Microsoft has invented a new way of recharging wireless peripherals like your mouse while you continue with your work on a notebook or desktop. The design utilizes magnetic cable connectors that plug into the underside of a future mouse and then into a USB styled transceiver dongle. The magnetic connectors very much resemble those used in Apple's MagSafe. While it may be considered a very simple invention, it's definitely a practical one that would meet the needs of many. Report Updated June 09, 2012.
Microsoft Invents New Twist to Recharging Peripherals
We begin our report by taking a look at Microsoft's patent FIG. 1 below which provides us with an isometric view of a possible future mouse (100) interfaced with a notebook.
In Microsoft's invention scenario, the notebook is operating as a charging and a communication device for the mouse. While the mouse could communicate with the notebook through a wireless transceiver, it could also communicate through a transceiver dongle (104) adapted to transmit power from the notebook to the mouse so as to recharge the mouse's battery. The user is able to continue their work while the mouse is recharging. It's a feature that I wish was available today.
Microsoft states that the wired mode could also be useful in situations for added security or when wireless devices are prohibited such as in airplanes or hospitals.
The Transceiver Dongle & Magnetic Connectors
In Microsoft's patent FIG. 3 shown below we're able to see the transceiver dongle which is in the form of a USB device. On the opposite end of the USB connector there are a plurality of connector pins noted as 304A, 304B and 304C. These connector pins are adapted to interface with corresponding pins on the connector (234) noted in patent FIG. 4.
The backend of the connector (232) includes a magnet (306) adapted to attract a corresponding magnet on the connector 234 of patent FIG. 4. This very much resembles Apple's proprietary magnetically-attached MagSafe power connector that first debuted in 2006. The twist of course is in Microsoft's application which is to power the batteries in wireless peripherals allowing users to continue their work.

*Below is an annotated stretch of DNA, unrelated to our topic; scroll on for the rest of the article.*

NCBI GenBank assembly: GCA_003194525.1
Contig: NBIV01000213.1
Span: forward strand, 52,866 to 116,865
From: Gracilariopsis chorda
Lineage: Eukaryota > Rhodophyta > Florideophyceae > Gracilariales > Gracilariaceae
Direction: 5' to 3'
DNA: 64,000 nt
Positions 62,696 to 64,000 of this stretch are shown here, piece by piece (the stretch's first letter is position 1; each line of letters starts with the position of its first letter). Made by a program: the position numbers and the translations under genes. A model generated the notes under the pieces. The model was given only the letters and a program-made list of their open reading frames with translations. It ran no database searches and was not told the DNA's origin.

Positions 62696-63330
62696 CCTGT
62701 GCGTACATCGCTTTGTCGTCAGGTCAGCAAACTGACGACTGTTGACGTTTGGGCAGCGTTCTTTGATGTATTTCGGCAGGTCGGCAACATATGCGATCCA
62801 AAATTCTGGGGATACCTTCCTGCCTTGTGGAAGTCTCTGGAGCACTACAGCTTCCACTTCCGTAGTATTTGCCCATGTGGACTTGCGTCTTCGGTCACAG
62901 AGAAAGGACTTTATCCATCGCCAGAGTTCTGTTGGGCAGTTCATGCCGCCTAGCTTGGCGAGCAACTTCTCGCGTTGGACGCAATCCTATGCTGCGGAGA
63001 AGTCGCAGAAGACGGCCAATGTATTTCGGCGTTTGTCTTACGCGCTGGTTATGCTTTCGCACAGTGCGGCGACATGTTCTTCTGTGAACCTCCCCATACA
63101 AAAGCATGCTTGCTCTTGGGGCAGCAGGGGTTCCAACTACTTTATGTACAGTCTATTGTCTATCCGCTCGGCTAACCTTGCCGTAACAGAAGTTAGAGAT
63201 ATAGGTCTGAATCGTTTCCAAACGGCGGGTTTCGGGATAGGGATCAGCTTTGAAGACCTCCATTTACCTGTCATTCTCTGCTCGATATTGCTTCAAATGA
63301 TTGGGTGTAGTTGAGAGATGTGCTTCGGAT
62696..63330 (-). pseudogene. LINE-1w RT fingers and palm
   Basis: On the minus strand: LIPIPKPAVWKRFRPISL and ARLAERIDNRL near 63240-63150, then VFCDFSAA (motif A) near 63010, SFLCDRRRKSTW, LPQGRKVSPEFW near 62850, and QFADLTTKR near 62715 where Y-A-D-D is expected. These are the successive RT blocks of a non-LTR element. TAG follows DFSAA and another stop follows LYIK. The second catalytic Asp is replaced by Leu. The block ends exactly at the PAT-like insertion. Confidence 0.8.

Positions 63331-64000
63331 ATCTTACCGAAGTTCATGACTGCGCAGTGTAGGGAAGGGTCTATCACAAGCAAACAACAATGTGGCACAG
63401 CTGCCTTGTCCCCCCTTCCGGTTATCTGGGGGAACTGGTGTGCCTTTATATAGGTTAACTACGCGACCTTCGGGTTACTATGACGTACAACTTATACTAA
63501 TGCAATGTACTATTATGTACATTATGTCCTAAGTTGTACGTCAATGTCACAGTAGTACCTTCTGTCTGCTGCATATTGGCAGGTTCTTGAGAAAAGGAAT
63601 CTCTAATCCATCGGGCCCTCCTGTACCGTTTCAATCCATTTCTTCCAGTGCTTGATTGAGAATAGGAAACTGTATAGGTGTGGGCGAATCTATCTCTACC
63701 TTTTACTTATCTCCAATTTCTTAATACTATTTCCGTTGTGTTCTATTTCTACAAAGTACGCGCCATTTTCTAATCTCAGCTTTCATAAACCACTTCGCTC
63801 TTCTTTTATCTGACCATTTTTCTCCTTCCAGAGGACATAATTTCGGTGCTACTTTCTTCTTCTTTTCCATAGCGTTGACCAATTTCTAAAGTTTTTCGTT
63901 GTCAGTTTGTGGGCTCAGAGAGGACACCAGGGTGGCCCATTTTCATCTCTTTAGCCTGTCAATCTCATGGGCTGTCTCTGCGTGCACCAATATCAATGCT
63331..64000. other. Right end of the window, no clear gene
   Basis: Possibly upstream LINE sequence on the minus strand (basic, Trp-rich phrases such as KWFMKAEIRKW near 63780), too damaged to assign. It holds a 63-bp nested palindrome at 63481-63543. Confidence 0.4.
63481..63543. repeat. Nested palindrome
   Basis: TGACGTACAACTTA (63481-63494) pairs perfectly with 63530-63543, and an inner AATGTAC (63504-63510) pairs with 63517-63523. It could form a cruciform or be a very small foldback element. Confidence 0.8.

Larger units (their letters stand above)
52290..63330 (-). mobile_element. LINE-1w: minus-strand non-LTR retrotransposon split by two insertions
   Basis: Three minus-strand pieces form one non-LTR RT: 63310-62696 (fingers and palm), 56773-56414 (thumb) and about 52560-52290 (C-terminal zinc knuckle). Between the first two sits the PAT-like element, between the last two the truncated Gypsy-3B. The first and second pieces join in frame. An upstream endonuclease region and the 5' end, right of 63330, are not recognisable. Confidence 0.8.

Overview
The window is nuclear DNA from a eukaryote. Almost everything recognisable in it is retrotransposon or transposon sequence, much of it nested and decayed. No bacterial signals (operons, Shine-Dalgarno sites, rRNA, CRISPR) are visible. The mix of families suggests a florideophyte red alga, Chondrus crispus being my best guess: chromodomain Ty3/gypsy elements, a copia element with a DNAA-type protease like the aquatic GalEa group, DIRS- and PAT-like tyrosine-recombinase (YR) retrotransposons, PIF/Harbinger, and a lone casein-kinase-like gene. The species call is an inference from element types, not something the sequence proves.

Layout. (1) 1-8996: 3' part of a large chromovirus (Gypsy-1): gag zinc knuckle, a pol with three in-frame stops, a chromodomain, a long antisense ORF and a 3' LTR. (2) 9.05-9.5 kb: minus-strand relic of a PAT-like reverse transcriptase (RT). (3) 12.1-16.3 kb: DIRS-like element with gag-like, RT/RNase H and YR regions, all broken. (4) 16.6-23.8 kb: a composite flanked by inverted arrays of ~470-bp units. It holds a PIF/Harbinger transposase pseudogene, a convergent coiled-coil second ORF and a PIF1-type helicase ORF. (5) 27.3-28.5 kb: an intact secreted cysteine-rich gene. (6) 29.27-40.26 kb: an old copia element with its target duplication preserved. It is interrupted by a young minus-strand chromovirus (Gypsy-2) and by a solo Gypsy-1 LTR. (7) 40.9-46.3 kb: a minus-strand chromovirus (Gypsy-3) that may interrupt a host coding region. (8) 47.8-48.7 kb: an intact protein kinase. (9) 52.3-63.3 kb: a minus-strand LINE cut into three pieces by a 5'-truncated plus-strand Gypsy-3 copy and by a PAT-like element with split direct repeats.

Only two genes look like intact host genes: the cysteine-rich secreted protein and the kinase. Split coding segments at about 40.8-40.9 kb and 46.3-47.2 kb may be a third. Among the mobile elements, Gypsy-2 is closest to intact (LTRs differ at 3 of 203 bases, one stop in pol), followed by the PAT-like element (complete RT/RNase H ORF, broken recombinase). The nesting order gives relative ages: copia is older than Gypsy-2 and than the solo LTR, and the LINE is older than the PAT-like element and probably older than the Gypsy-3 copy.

Additionally, patent FIG. 4 illustrates that housing 410 is disc shaped and adapted to fit within a recess of a mouse or peripheral as seen in patent figures 6 and 8 below.
The Underside of the Mouse Contains a Connector Recess
In Microsoft's patent FIG. 6 we see an isometric view of the bottom surface of the mouse which includes a connector receiving portion (600) that includes both a connector recess (602) and a cable recess (604). The connector recess receives the connector and cable recess 604 receives the cable in a manner that doesn't interfere with the functionality of the mouse.
While the focus of Microsoft's invention was on a mouse, the fact is that the input devices could equally be any peripheral that makes sense with a notebook or desktop. The patent notes such future peripherals as an Xbox controller (game controller), smartphone, smart-watch, PDA, camera, printer, scanner and so forth.
Update June 09, 2012: Microsoft first introduced the basics of this feature in their 2009 SideWinder gaming mouse as the photo below illustrates. Moving it to a standard consumer mouse has yet to occur.
Microsoft's patent application was originally filed in Q1 2012 and published by the US Patent and Trademark Office in Q2 2012.The patent is associated with a series of continuation patents dating back to 2007.
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